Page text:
Education Secretary Michael Gove has been told to keep his hands off the school day – by pupils at a top Preston school.
Members of the media club at Broughton Business and Enterprise College wrote to the Secretary of State after hearing about his plan to extend the school day.
The youngsters told him they already spent enough time at the Woodplumpton Lane school, and called for a re-think.
Although surprised, and pleased, to get a personal reply, the pupils weren’t too impressed with the minister’s response to their plea.
Harry Bradshaw, 12, said: “We did it because of a press conference which Gove was involved in, where he stated his ideas of an extended school day, but we argued that due to the fact that we already have over 50 extracurricular clubs run by over 30 members of staff with so many other opportunities for students to get involved, we think it is long enough already and there isn’t really any reason to make the school day longer.”
The youngsters said his reply didn’t really take on board the issues they raised.
Harry added: “We decided to use the letter as a basis for part of our entry in the BBC School Report.
“We were very impressed to get a letter back, from Mr Gove himself and not just a secretary.”
In his reply the minister said: “It is always a pleasure to receive emails from bright young students who take a strong interest in education, and I was delighted to read about all the different clubs that Broughton College runs for its pupils.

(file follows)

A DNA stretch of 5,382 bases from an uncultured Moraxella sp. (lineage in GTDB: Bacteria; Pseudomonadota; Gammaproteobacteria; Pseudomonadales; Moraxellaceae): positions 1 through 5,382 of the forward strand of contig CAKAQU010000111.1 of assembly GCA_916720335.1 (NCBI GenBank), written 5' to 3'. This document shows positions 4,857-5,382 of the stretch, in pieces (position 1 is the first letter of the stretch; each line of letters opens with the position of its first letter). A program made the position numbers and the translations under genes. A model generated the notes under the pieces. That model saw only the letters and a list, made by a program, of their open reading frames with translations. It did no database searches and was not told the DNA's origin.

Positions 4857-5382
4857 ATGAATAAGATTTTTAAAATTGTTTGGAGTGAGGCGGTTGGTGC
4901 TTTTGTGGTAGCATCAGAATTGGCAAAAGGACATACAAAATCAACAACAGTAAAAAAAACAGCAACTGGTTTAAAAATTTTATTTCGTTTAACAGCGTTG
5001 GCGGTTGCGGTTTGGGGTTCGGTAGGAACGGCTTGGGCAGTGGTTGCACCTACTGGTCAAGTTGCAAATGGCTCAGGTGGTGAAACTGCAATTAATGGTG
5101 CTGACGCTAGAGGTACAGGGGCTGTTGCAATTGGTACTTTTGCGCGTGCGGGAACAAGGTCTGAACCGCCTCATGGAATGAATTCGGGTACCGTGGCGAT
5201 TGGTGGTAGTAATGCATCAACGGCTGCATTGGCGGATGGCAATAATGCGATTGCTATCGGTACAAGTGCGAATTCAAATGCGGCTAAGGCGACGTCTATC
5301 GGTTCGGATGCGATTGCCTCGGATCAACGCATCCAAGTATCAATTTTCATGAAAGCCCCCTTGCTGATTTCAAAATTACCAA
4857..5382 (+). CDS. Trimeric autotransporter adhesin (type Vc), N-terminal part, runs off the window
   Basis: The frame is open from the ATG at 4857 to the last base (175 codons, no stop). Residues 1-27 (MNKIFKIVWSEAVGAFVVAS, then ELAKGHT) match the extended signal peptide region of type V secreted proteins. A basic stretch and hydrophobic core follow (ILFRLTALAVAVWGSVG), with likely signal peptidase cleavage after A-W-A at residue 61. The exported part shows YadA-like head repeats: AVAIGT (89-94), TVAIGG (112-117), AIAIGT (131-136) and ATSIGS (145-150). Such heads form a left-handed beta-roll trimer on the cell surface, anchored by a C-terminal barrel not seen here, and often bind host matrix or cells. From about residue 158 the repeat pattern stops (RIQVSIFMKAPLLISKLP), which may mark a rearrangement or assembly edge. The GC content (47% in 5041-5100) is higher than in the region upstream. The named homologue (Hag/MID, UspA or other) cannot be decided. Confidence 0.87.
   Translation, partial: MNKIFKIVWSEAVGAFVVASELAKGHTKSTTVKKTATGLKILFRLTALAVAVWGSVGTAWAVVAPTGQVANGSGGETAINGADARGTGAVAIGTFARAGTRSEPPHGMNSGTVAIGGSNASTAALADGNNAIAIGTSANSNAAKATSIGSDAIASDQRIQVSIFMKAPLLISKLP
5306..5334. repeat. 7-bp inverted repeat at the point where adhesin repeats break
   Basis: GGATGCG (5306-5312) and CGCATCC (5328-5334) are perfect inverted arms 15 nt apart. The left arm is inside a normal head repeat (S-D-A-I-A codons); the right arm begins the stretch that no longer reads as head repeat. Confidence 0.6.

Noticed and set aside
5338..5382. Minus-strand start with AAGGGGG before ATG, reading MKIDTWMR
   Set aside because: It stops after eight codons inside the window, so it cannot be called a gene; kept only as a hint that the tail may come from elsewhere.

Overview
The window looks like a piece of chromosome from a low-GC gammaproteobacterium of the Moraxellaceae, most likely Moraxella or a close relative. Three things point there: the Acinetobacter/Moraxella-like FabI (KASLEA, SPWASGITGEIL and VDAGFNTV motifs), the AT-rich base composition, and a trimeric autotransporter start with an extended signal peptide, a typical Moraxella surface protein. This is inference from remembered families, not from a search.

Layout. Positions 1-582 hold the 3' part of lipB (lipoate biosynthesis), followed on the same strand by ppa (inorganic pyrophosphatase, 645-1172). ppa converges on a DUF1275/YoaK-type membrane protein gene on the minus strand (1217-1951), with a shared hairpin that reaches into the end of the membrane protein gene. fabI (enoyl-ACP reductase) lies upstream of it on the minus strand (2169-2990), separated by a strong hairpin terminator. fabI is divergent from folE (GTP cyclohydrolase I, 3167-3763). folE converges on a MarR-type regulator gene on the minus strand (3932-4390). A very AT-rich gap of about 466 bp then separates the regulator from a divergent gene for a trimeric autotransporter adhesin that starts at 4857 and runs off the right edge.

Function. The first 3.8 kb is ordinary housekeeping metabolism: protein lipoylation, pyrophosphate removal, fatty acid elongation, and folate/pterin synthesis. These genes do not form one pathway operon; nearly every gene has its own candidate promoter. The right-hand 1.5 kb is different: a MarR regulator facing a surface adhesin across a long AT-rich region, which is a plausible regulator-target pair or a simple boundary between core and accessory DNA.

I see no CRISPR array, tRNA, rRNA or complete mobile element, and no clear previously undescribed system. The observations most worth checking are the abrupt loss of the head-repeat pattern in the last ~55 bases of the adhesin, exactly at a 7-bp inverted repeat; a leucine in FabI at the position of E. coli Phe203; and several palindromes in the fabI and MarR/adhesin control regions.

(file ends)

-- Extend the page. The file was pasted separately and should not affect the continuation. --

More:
“I am very grateful for the efforts of the teachers at your school to make sure that all these additional activities are available.”
He went onto say that he wanted all schools “to be given the opportunity to benefit from the excellent extended school day education that you and your fellow students enjoy.”
As part of the school report a team of 16 pupils collated a range of local stories which they compiled for their website.
Dear Mr. Gove,
We are pupils from Broughton Business and Enterprise College and we are writing to inform you that we have heard about your ideas for state schools, that you want them to be more like independent schools and you want to break down the wall between them. But the thing that caught our attention the most was that you want schools to stay open longer so there is time for more extra-curricular activities and to complete homework. Broughton is not an independent school, however we have so many opportunities for these sort-of activities that we feel we are equal to many independent schools in that particular area. We have over 50 clubs run by more than 30 members of staff. The pupils are encouraged to participate in extracurricular activities and to “Get Involved”.
Harry, Year 8
Joe, Year 7